3. Employees must return any excess reimbursements within a reasonable time period.

How does an accountable plan differ from a non-accountable plan?

The main difference between accountable and non-accountable plans lies in the tax treatment of reimbursements. In an accountable plan, the reimbursements are tax-free and not reported on an employee’s W-2 form. In a non-accountable plan, the employees’ reimbursements are treated as taxable income and are subject to withholding taxes and reported on their W-2 forms.

What are the necessary time frames for expense reimbursements under an IRS accountable plan?

The IRS does not provide a specific time frame for substantiating expenses and returning excess reimbursements. However, they define a “reasonable time period” based on the specific facts and circumstances. A general guideline is that employees should substantiate expenses within 60 days after the expense is incurred, and excess reimbursements should be returned within 120 days after the expense was paid or incurred.

How should an accountable plan be reflected in W-2 forms, if at all?

Reimbursements made under an accountable plan are not taxable and should not be included as wages or compensation on an employee’s W-2 form. In contrast, reimbursements made under a non-accountable plan should be reported as wages and be subject to withholding taxes.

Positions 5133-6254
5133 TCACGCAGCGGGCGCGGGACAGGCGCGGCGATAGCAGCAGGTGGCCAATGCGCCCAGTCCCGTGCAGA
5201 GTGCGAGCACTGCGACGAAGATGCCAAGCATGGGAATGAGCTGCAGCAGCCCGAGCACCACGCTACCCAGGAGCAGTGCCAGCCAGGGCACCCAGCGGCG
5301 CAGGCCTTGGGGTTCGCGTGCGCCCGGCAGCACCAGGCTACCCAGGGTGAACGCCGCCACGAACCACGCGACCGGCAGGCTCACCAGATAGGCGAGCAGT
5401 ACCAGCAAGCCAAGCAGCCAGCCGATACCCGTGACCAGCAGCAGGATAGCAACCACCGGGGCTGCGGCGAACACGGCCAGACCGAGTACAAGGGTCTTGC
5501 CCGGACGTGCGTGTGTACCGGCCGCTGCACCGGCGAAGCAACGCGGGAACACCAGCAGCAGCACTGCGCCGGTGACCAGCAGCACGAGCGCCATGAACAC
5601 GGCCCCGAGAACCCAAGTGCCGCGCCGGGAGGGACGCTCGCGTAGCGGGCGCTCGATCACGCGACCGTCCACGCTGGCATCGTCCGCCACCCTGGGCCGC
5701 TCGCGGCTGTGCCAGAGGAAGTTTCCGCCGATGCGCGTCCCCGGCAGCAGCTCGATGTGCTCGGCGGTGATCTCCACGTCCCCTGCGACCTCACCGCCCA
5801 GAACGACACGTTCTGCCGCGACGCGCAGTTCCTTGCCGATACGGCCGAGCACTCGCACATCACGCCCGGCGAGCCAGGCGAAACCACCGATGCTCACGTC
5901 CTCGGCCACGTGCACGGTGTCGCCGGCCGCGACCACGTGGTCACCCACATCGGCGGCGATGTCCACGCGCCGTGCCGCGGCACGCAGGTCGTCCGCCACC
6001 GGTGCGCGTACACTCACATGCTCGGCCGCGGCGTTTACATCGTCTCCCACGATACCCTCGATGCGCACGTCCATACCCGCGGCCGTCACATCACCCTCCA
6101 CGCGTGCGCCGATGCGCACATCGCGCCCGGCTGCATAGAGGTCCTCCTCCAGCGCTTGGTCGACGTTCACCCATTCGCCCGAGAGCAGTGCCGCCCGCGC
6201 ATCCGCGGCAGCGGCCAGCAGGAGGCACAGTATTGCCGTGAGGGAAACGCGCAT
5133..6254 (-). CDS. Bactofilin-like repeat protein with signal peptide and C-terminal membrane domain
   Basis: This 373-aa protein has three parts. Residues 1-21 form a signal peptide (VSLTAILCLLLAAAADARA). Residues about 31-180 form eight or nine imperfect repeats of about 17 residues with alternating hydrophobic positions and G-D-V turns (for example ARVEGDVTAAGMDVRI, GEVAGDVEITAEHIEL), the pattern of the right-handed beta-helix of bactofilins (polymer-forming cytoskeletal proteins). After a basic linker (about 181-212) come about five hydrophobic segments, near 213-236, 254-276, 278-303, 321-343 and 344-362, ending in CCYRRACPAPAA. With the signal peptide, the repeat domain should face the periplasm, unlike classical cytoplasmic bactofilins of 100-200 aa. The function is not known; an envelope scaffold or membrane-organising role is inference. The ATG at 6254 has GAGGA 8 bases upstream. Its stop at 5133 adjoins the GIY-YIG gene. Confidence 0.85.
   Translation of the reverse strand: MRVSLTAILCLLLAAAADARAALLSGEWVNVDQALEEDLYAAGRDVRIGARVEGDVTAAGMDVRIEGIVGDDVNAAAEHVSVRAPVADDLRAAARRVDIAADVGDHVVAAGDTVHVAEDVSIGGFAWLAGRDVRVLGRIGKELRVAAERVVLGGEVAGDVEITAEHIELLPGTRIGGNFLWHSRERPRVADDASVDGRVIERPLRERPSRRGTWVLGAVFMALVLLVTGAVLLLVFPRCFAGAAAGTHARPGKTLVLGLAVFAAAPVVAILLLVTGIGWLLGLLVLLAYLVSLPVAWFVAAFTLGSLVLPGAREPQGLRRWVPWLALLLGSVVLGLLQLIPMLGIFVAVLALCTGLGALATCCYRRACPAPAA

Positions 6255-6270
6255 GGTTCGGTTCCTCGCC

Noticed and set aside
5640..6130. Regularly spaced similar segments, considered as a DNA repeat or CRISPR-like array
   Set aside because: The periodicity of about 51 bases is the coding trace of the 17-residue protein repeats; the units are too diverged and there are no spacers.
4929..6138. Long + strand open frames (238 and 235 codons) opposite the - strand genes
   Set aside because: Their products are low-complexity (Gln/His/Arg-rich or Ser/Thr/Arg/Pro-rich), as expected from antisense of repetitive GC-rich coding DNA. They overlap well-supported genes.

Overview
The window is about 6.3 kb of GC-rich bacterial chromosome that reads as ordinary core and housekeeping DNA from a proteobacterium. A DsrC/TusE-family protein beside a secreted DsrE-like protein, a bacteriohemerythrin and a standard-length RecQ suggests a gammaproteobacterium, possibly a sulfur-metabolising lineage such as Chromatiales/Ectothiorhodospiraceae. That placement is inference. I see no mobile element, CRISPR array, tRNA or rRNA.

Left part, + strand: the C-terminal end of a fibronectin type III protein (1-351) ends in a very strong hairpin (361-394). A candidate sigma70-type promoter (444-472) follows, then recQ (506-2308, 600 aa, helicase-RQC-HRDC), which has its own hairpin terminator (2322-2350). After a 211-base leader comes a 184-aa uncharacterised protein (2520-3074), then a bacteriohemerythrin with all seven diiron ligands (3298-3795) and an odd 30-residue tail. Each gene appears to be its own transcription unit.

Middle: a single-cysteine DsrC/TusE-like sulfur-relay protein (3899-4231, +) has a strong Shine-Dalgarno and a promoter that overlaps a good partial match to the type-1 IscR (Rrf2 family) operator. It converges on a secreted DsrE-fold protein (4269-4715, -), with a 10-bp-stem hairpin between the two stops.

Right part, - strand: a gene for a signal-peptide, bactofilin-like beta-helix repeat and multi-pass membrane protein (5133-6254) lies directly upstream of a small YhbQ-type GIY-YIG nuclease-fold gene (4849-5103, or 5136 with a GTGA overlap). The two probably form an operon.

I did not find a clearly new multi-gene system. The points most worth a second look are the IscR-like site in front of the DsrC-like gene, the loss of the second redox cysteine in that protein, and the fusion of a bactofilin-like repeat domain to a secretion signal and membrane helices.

Can independent contractors utilize accountable plans, and if so, under what conditions?

Accountable plans are typically designed for employee-employer relationships and do not directly apply to independent contractors. However, independent contractors can deduct their legitimate business expenses on their income tax returns, reducing their taxable income in a similar way to employees under an accountable plan.

What changes have been made to the IRS accountable plan guidelines for the 2023 tax year?

No specific changes to the IRS accountable plan guidelines have been identified for the 2023 tax year in the provided search results. It is crucial to periodically review the latest IRS publications and guidelines to stay informed about possible changes and updates to the regulations.